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We Mean it This Time

Nick Fish and Sam Adams Kill Sit-Lie for Good

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CITY COMMISSIONER Nick Fish and Mayor Sam Adams finally stood up to the Portland Business Alliance (PBA) last week, telling a private meeting composed primarily of PBA members there will be no new version of the controversial sit-lie law.

The law, which outlawed sitting and lying on the sidewalk during the day and was predominantly enforced against homeless people, has been through several different iterations over the years. In June, police stopped enforcement after Judge Stephen Bushong ruled that a version of the law that had been in place since August 2007 was unconstitutional ["Sit-Lie Dies," News, July 2].

Since then, the mayor's office has been sending mixed messages about a possible resurrection of the law in yet another form. "The public doesn't care that this is our fourth pass at trying to craft this law," Adams' chief of staff, Tom Miller, told the Mercury in August. "The public cares about getting this issue right."

The PBA and its members have always been a vocal minority calling for successive versions of the law, but this time, nearly 440 Portlanders joined a Facebook group called "The Sit-Lie Ordinance Is Unconstitutional. Really. Stop Trying to Fix It..." holding city hall phone-ins and sidewalk picnics in opposition to its renewal ["Make Picnic Not War," News, Aug 27].

Fish, a former civil rights attorney, and Adams, who has until recently been a tacit supporter of sit-lie laws, appear to have heard the outcry. They told 80 business leaders gathered at a meeting room at Pioneer Courthouse Square on Friday, September 11, that council now plans to come up with a "Free Sidewalk Plan," putting all existing disability access and fire code laws around sidewalk access under one banner.

"It needs to be easy to understand, constitutional, and legal," said Adams. But the era of end-runs around the constitution to target homeless people is at an end.

"I think we do more harm seesawing back and forth between creating new ordinances and having them declared illegal," said the mayor. "The new package probably won't be as broad as you want, but let's get something stable that works."

"I would be less than candid if I didn't acknowledge that this is not going to be sit-lie two," said Fish.

The business leaders weren't thrilled, asking City Attorney Linda Meng if there weren't ways around the state constitution. "Can't we make all of downtown a park?" asked one business owner—Meng said the courts would see through the obvious attempt to target "behavior we don't like."

"How can we change the state constitution?" asked another business owner. Meng said that has been tried before and such attempts have repeatedly failed.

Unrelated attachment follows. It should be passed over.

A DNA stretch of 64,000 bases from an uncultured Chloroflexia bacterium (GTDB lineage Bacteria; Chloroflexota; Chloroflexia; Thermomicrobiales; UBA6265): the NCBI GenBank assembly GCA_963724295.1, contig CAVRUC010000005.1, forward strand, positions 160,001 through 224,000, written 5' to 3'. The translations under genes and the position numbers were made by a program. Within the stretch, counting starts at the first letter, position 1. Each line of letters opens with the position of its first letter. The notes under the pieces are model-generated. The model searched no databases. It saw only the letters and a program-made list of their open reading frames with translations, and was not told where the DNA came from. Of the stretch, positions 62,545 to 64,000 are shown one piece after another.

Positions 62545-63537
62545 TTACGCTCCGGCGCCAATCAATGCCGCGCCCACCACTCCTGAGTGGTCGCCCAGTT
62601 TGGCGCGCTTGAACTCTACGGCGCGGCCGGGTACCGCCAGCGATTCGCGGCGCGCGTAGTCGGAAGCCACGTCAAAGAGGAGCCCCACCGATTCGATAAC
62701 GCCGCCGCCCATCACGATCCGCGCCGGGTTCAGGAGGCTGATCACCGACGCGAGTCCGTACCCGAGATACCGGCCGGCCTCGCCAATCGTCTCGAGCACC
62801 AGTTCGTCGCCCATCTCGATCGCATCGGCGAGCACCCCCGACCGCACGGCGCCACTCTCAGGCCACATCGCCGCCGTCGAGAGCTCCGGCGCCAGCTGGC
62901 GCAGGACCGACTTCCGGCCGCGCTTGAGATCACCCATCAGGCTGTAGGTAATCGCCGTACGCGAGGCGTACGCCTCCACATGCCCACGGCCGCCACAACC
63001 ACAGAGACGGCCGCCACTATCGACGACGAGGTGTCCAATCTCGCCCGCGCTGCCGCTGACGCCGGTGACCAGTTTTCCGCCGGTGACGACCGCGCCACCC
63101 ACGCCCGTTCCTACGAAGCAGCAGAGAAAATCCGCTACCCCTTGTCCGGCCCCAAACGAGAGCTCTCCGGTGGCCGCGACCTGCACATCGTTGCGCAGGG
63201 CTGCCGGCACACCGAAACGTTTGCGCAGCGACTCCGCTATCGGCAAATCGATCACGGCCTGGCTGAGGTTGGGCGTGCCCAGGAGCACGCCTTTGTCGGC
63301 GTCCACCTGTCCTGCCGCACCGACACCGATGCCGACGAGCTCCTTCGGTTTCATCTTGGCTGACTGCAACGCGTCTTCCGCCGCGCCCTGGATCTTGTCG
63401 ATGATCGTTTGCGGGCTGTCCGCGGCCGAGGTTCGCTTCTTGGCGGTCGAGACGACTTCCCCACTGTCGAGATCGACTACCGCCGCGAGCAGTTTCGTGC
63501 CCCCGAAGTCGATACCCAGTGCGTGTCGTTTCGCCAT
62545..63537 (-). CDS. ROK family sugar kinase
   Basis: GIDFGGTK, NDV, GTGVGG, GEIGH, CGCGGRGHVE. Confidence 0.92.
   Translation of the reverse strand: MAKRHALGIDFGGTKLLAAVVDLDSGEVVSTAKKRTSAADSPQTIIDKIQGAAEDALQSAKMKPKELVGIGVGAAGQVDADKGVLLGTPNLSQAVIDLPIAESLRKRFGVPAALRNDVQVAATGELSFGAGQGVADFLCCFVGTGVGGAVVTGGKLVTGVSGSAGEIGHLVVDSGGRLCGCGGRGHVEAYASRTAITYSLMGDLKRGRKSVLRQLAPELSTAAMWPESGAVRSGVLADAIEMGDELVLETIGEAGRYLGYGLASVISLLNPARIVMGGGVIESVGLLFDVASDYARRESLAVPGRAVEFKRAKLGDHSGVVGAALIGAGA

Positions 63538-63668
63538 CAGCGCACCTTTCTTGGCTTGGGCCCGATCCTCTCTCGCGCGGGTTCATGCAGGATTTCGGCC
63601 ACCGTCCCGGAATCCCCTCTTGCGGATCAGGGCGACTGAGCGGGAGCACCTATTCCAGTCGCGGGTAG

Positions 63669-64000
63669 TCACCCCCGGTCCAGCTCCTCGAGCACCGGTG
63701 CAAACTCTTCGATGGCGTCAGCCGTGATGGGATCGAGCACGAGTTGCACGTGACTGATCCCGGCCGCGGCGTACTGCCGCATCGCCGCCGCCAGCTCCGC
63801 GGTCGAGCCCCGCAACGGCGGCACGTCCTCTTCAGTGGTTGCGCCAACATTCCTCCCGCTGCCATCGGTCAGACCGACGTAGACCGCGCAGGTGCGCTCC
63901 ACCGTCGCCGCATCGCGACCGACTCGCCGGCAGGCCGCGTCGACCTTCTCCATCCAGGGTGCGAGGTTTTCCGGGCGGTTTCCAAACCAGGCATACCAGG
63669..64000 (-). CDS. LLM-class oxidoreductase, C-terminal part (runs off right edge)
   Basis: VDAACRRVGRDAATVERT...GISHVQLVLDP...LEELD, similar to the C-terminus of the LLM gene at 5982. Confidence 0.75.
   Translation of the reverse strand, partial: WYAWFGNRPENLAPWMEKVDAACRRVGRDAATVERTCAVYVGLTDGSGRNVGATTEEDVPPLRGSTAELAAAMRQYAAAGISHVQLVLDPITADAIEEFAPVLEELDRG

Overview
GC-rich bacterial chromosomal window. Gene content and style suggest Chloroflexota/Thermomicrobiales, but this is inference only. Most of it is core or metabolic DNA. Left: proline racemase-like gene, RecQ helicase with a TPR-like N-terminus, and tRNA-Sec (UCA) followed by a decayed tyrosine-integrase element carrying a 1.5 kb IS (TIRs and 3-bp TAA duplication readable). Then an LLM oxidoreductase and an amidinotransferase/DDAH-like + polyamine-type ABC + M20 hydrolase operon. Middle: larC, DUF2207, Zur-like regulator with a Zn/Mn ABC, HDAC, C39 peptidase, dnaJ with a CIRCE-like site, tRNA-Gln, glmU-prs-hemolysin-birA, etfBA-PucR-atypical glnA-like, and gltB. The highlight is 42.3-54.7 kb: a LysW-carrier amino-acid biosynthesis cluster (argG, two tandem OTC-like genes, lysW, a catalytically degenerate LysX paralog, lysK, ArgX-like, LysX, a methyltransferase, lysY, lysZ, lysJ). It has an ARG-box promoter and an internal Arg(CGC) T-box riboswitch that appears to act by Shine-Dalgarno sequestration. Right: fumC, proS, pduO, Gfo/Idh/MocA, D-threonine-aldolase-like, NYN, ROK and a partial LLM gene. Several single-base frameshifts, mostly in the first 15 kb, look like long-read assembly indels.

"I'm wondering if we've looked at the option of privatizing the sidewalks?" asked another. But that's out, Meng said, because "sidewalks are historically the quintessential areas of free expression in this country."

Could we not emulate San Diego, asked another business owner? "They can't get in your face there. They can't panhandle, they just sort of shake their cup, and it's very quiet," he said. "Panhandling is protected free expression under the constitution," responded Meng.

Ultimately however, the business leaders took their medicine. "Because I'm not getting a lot of 'hell no's' from you," said Adams, "I'm going to assume that you're quietly saying 'hell yes.' I do want to emphasize that we are Portland, and we want a healthy functioning place that people are striving to get to."

It was the end of a hard week for the PBA. Vice President of Downtown Services Mike Kuykendall accused the city's homeless advocacy newspaper, Street Roots, of "yellow journalism" on Thursday, September 10, and pulled the PBA's advertising following an editorial saying the city was "tired of wasting time with petty ordinances about sidewalks when we could be using our collective energy to push for poor folks to have access to health care and housing."

Yellow or not, Fish and Adams echoed Street Roots' line in their meeting with PBA members. "The mayor and I have a very tough hand [to play] right now," said Fish. "[Portland is] in the top five in hunger, homelessness, and unemployment nationally, and there is an enormous strain on the system. More than 1,600 people a night are sleeping outside, and I don't have a place for them. So there is a larger problem, and in addition to addressing the sidewalks, I hope we can also get your ideas on solving that problem as well."

The city attorney's office now expects to have its Free Sidewalk Plan ready in less than 60 days. Check blogtown.portlandmercury.com for updates.

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